To cope with growing mental health needs in the United States, and the significant shortage of mental health providers, health systems must integrate behavioral health into primary care. Despite the high level of urgency and the evidence supporting behavioral health integration, it has not been widely adopted. In a recent Health Affairs article, NEHI CEO and President Wendy Warring breaks down the barriers providers face and how new integration frameworks and technologies are accelerating widespread integration. The article is based on the work of a NEHI advisory group which included NeuroFlow Chief Medical Officer Dr. Tom Zaubler, MD, MPH.
“It was a privilege working with NEHI and advisory group on this important article,” says Dr. Zaubler, “While there is extensive evidence on the efficacy and importance of integrating behavioral health into medical settings for decades, there is very limited adoption in our healthcare ecosystem in the U.S. This critical paper contextualizes the challenges of behavioral health integration and highlights the key stakeholders as well as the cultural, financial and clinical barriers to adoption and addresses potential paths forward.”
Read the full article here, and check out some of the highlights below.
Flexible Models Are Key
Warring writes that “The American Medical Association (AMA) and America’s Health Insurance Plans (AHIP), publicized strong positions on the benefits of behavioral health integration in primary care but treated CoCM as one model among several that could be pursued.” New frameworks like “The Building Blocks of Behavioral Health Integration” allow for greater flexibility, accounting for the fact that each healthcare organization serves unique populations with unique needs, and their path toward integration may differ.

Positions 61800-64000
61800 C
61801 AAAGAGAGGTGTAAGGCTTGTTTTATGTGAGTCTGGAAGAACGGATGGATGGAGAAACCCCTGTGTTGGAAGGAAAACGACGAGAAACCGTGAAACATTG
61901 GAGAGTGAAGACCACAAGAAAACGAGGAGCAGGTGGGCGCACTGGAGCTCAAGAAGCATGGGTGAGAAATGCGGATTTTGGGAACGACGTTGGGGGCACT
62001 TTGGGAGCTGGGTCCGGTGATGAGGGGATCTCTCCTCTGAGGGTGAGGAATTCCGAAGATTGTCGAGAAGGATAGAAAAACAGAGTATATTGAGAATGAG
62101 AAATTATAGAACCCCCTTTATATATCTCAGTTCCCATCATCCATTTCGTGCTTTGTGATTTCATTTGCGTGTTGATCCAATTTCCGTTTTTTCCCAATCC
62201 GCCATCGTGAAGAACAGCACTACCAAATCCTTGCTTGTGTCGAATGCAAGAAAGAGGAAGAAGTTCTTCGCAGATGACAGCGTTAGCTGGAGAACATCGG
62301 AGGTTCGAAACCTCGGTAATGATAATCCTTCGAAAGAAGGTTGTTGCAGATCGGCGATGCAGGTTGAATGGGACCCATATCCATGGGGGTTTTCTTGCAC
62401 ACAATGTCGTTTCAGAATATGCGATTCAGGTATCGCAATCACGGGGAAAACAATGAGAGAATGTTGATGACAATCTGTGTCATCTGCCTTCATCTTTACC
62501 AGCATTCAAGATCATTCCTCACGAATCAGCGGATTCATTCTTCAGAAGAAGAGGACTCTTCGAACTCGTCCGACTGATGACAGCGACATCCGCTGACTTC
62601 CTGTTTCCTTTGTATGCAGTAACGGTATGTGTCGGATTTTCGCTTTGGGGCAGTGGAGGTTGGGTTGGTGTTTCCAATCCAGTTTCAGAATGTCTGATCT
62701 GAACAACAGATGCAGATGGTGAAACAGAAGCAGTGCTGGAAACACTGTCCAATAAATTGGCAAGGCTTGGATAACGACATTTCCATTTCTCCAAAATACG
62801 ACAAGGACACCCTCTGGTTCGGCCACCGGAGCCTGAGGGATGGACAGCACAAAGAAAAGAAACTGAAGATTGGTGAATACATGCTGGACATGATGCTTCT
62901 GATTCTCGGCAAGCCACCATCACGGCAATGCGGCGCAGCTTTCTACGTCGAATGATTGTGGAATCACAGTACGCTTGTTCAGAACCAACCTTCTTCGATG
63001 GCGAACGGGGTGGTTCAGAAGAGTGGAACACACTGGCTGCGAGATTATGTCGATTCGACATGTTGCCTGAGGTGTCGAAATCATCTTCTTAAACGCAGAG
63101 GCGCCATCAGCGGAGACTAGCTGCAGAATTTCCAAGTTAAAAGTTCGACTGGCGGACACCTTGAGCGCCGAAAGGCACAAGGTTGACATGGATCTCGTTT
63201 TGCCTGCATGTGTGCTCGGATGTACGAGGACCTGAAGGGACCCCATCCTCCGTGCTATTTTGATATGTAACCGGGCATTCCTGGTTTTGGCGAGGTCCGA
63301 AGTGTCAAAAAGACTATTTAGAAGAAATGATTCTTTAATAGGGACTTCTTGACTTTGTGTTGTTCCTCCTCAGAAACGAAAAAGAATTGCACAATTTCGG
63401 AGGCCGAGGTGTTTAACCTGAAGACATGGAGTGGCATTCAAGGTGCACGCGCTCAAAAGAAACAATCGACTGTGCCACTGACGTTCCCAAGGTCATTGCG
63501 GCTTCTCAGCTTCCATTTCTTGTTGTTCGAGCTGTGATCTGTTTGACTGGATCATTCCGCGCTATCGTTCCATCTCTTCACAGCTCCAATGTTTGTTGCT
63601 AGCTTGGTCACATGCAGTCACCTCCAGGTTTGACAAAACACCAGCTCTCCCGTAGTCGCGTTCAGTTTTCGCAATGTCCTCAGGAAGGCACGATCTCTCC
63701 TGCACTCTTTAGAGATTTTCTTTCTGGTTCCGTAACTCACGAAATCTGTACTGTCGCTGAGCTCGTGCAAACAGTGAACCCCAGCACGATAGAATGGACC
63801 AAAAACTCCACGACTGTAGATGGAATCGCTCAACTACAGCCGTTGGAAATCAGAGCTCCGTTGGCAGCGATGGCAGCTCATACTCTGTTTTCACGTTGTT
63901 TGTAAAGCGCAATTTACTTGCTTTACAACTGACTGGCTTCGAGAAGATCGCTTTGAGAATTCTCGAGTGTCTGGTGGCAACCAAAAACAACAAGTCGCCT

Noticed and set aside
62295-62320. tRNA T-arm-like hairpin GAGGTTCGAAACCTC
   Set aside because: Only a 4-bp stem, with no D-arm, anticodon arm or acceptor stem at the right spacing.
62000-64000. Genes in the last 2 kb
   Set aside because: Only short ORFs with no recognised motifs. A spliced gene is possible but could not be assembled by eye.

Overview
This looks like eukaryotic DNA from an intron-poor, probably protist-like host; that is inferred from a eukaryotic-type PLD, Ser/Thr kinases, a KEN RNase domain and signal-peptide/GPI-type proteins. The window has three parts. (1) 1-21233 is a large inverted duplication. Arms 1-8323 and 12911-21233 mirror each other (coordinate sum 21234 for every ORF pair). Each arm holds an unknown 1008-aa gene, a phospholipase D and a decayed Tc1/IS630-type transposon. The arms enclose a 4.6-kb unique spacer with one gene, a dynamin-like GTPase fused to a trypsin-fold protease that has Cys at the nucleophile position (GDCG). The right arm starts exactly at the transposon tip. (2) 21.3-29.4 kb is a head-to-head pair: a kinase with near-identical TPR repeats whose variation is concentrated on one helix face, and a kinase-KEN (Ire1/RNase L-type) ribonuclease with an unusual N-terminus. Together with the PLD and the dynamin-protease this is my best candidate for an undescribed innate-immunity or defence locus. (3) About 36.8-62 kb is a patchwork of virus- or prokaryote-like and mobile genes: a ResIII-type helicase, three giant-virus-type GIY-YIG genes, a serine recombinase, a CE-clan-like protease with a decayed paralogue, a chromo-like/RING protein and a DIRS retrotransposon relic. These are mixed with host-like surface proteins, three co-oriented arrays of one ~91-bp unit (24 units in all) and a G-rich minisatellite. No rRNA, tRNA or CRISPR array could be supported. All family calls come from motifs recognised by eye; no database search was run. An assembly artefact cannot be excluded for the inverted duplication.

Payors Play an Important Role
With appropriate funding, payors can significantly speed the proliferation of integrated behavioral health programs. Warring notes that, “Commercial payers have demonstrated support for behavioral health integration through alternative payment models.” For example, Rocky Mountain Health Plans worked within its provider network to provide additional funding, technical support, and training to advance integrated behavioral health care. Taking a more active role in integration can deliver significant cost savings and improved outcomes for health plans in the long term.
Technology Accelerates Integration
Finally, technology solutions are making it easier for providers to adopt new workflows, collaborate across care teams, and measure and track patient wellbeing. In particular, Warring highlighted the NeuroFlow platform and its ability to “identify and triage individuals to the right level of care by providing clinicians with key patient data.” These insights help providers better allocate their resources and provide timely support to patients in need. Further, technology like NeuroFlow can help providers scale their integrated care programs by allowing organizations to screen and support a much larger population, maximizing the programs’ impact on patient outcomes and financial sustainability.